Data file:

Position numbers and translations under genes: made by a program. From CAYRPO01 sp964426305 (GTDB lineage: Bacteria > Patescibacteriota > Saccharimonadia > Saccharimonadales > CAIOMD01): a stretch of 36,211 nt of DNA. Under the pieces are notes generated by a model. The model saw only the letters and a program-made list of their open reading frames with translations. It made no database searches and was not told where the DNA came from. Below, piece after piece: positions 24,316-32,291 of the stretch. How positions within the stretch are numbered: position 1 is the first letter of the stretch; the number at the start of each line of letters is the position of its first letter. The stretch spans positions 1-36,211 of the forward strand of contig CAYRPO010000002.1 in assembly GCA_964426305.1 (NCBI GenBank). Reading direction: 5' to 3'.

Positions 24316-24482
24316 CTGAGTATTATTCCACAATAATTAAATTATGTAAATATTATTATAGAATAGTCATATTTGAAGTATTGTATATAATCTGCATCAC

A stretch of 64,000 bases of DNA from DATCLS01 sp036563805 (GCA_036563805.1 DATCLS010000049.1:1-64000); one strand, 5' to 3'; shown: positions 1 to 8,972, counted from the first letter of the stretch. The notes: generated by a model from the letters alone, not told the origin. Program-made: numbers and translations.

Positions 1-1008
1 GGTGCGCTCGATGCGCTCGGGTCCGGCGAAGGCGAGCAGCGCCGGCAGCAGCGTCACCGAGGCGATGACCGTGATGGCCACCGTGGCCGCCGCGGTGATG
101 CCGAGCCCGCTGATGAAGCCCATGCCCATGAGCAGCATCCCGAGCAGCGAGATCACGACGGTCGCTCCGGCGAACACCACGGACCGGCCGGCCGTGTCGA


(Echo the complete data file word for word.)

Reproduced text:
Position numbers and translations under genes: made by a program. From CAYRPO01 sp964426305 (GTDB lineage: Bacteria > Patescibacteriota > Saccharimonadia > Saccharimonadales > CAIOMD01): a stretch of 36,211 nt of DNA. Under the pieces are notes generated by a model. The model saw only the letters and a program-made list of their open reading frames with translations. It made no database searches and was not told where the DNA came from. Below, piece after piece: positions 24,316-32,291 of the stretch. How positions within the stretch are numbered: position 1 is the first letter of the stretch; the number at the start of each line of letters is the position of its first letter. The stretch spans positions 1-36,211 of the forward strand of contig CAYRPO010000002.1 in assembly GCA_964426305.1 (NCBI GenBank). Reading direction: 5' to 3'.

Positions 24316-24482
24316 CTGAGTATTATTCCACAATAATTAAATTATGTAAATATTATTATAGAATAGTCATATTTGAAGTATTGTATATAATCTGCATCAC

A stretch of 64,000 bases of DNA from DATCLS01 sp036563805 (GCA_036563805.1 DATCLS010000049.1:1-64000); one strand, 5' to 3'; shown: positions 1 to 8,972, counted from the first letter of the stretch. The notes: generated by a model from the letters alone, not told the origin. Program-made: numbers and translations.

Positions 1-1008
1 GGTGCGCTCGATGCGCTCGGGTCCGGCGAAGGCGAGCAGCGCCGGCAGCAGCGTCACCGAGGCGATGACCGTGATGGCCACCGTGGCCGCCGCGGTGATG
101 CCGAGCCCGCTGATGAAGCCCATGCCCATGAGCAGCATCCCGAGCAGCGAGATCACGACGGTCGCTCCGGCGAACACCACGGACCGGCCGGCCGTGTCGA